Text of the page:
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ICONS: FALSE AND TRUE by Rae Samuel

posted 26 Mar 2014, 15:14 by Gerry Kangalee
I came back to Trinidad this morning after spending the week-end overseas, Tobago, you have the pass on or over the water to get there..I half expected to see the attendants in protective gear, but apparently the threat caused by Glen's outreach programme has faded. Boy did he draw a 'bad card'.

The pioneers drew stern criticism..Anil in his crashed and secreted Prado; Vasant.and his Jour Ouvert foot massage; Colin the Zen drunken master. These trend setters were criticised but were wise enough to play humble and lay low for a while and drink at home. But none of them drew the ire of "Mr. Panty line too high'' in the way Glen has.

Now let us be clear why a certain religious leader is calling for Glen to go. It is simply good political sense. With your political stocks so low, with your days in office numbered, you cannot have one of your front liners engaging in such conduct.

It is similar to what happened to Margaret "may she rust in pieces' Thatcher when she proposed the 'poll tax'. Tories marched against her to save the Party. She had become a major liability in much the same way that Glen became a major embarrassment. And it is not easy to embarrass the People's Partnership!

Besides, anyone who goes on Crime Watch to present a defence must be.....tired? But there is light at the end of the cabin/tunnel for Glen. At least no calypsonian will accuse him of befriending goats. And Tobago, from whence he flew, is full of them. A couple were/are in the THA and the rest tethered in pastures around the island. Some gave up lettuce and cabbage, rose to the TOP, and was voted back to green and brown pastures from whence they built their mansions.

And in the midst of the malaise, we lose one of the originals, one of the true icons. Rodney Wilkes, our pioneer Olympic medallist, silver in his first Olympics in 1948 and bronze in 1952. I never met the gentleman but those sportsmen who knew him said he was not easy to deal with. Like so many pioneers he opened the door, others walked through and it swung back on him, They tell me he worked at the sSan Fernando Borough Corporation but it seems he did not become part of any sporting association.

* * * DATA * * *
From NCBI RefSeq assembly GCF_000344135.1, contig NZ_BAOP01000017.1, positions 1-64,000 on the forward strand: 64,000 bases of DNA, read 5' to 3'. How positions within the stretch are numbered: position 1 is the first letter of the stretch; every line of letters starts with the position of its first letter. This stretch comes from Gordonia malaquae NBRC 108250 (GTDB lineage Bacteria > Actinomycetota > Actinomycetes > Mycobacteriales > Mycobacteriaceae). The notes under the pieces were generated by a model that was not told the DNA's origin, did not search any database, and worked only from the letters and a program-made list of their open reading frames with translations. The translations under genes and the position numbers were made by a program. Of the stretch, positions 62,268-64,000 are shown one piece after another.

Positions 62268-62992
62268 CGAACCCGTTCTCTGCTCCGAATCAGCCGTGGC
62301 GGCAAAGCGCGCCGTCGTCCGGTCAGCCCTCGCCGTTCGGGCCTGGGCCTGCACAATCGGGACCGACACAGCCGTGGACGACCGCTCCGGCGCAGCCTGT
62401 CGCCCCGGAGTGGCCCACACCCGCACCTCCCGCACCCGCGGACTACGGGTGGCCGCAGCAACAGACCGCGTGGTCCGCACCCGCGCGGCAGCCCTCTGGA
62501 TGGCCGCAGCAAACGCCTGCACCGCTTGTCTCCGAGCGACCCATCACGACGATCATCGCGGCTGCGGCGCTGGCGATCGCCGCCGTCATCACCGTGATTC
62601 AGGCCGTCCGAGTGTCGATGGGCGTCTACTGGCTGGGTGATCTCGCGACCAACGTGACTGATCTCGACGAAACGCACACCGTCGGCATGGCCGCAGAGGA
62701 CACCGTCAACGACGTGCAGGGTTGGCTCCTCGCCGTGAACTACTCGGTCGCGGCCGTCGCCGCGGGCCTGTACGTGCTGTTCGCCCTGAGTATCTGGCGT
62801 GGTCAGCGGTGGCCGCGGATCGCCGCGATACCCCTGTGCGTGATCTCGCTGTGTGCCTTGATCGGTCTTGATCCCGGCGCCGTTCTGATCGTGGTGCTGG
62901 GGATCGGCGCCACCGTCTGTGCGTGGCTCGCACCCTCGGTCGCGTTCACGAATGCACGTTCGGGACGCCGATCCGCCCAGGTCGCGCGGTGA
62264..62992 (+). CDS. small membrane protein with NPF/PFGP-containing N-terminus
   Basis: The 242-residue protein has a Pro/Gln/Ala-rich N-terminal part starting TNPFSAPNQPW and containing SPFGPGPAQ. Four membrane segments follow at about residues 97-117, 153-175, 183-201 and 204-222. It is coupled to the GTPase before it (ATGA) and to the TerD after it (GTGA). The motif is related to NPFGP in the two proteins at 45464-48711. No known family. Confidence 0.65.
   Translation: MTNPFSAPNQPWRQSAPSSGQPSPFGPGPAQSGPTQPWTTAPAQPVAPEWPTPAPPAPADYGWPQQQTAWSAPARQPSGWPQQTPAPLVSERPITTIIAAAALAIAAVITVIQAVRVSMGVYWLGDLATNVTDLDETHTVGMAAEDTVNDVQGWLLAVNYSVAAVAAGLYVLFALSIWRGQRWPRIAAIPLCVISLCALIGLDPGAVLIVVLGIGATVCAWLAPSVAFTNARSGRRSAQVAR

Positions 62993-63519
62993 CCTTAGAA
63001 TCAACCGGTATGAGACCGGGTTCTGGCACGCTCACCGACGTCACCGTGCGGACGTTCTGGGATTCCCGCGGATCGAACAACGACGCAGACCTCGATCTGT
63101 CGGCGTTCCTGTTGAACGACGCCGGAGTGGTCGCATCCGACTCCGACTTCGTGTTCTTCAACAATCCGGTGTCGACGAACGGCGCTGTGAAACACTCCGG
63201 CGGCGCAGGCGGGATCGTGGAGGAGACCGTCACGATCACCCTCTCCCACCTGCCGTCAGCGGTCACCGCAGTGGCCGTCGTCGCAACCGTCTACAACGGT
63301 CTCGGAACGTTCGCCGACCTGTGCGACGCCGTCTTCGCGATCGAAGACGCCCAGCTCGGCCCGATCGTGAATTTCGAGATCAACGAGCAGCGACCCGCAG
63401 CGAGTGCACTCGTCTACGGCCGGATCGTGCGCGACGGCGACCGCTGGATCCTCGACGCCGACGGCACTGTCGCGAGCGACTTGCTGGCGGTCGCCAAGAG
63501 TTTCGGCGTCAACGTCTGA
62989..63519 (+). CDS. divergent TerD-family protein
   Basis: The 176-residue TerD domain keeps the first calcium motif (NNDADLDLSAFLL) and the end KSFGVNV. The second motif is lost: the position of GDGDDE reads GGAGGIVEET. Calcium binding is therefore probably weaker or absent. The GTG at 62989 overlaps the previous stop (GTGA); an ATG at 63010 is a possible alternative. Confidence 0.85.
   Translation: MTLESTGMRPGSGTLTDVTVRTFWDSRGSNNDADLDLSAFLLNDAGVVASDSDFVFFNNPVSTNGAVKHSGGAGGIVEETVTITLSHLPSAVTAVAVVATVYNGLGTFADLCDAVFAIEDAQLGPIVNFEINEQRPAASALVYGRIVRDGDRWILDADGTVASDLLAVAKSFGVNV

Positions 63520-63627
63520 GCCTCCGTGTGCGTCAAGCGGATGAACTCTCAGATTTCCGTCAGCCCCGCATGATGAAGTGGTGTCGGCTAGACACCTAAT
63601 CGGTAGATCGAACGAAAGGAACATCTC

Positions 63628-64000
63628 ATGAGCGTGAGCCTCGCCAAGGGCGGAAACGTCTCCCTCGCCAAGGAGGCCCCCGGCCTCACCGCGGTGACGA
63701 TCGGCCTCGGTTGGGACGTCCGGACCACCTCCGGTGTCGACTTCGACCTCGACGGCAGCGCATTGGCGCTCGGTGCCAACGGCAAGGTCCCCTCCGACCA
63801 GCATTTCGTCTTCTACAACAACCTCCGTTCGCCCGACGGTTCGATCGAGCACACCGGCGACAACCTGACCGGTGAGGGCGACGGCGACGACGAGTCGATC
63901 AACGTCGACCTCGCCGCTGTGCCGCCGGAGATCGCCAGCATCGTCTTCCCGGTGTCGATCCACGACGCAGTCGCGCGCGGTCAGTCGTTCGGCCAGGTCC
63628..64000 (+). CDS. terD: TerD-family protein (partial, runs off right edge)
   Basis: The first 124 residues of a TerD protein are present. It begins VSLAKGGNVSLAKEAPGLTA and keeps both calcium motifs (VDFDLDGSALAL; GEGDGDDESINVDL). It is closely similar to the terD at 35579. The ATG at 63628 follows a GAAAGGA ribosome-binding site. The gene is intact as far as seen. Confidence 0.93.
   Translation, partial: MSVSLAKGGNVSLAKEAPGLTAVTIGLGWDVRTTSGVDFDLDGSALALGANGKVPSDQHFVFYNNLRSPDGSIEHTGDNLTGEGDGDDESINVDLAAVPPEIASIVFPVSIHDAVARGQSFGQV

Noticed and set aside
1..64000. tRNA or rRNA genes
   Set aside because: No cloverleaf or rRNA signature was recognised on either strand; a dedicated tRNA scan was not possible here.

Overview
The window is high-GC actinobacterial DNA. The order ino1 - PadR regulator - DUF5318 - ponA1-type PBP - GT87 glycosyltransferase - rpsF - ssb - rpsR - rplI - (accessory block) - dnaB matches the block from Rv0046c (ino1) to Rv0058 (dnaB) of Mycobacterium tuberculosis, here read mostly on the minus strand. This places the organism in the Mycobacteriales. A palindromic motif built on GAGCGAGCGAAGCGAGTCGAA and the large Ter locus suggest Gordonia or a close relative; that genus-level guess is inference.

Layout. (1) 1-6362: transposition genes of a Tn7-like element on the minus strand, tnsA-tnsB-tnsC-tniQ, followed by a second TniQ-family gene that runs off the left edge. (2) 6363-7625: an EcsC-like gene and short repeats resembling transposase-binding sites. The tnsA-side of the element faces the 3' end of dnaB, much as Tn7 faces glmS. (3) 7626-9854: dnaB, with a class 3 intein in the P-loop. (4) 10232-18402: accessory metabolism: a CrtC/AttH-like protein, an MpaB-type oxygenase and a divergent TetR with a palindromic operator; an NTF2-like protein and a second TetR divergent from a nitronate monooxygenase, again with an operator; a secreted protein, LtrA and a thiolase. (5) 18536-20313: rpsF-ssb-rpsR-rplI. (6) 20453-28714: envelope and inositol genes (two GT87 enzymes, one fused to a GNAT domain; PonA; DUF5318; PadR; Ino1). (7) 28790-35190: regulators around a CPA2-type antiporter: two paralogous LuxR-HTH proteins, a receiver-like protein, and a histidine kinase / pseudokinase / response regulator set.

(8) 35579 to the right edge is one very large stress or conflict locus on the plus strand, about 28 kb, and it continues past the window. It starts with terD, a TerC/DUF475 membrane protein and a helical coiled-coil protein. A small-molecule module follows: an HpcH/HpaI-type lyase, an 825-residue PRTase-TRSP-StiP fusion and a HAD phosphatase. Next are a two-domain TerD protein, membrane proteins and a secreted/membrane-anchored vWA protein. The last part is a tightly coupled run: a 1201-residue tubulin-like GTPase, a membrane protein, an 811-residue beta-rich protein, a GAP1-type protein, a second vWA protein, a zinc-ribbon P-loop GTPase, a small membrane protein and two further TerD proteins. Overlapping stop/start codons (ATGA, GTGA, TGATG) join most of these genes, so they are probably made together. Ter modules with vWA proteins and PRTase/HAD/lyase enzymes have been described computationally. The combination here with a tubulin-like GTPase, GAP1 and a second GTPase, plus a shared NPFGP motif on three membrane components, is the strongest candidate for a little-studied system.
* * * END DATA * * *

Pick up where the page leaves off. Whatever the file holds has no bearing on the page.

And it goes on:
Part of it I imagine was his event, weightlifting. Even now these are seen more as 'grunt/heave ho' events. Back in those days it was easier to enjoy cycling or the prince of the sporting events track and field. We need to note that Rodney won gold at the Pan Am Games, the then British Empire now Commonwealth Games and the CAC games

I always think of people like Wilkes with respect. There were no well funded associations, Olympic solidarity movements or elite programmes. Those athletes would simply have had what the old timers called 'belly”. Their coaches most likely were locals. They travelled on ships, had no entourage. We were not even independent then. I often wonder how the government of the day treated them or how news of their success resonated in Trinidad and Tobago.

Irony of ironies: even as the 1964 Olympic heroes in 4x440 yards were being celebrated, the first to achieve Olympic glory passed away far from an adulation he equally deserved. Will the UNC government honour him accordingly? I hope so. They always have managed to come through where the "black' PNM government fails: a house for Hasely; lifting the ban on Kwame Ture/Stokely Carmichael; assisting the greatest of all time, Slinger Francisco, in his hour of need. At least he was wise enough to fall ill on a UNC watch.

And there is no cable where Rodney has gone, so he won't have to watch cricket. But like Crawford, the common people recognised and accepted him; so San Fernando boy Wilkes will always be with us. Long after Glen has gone!
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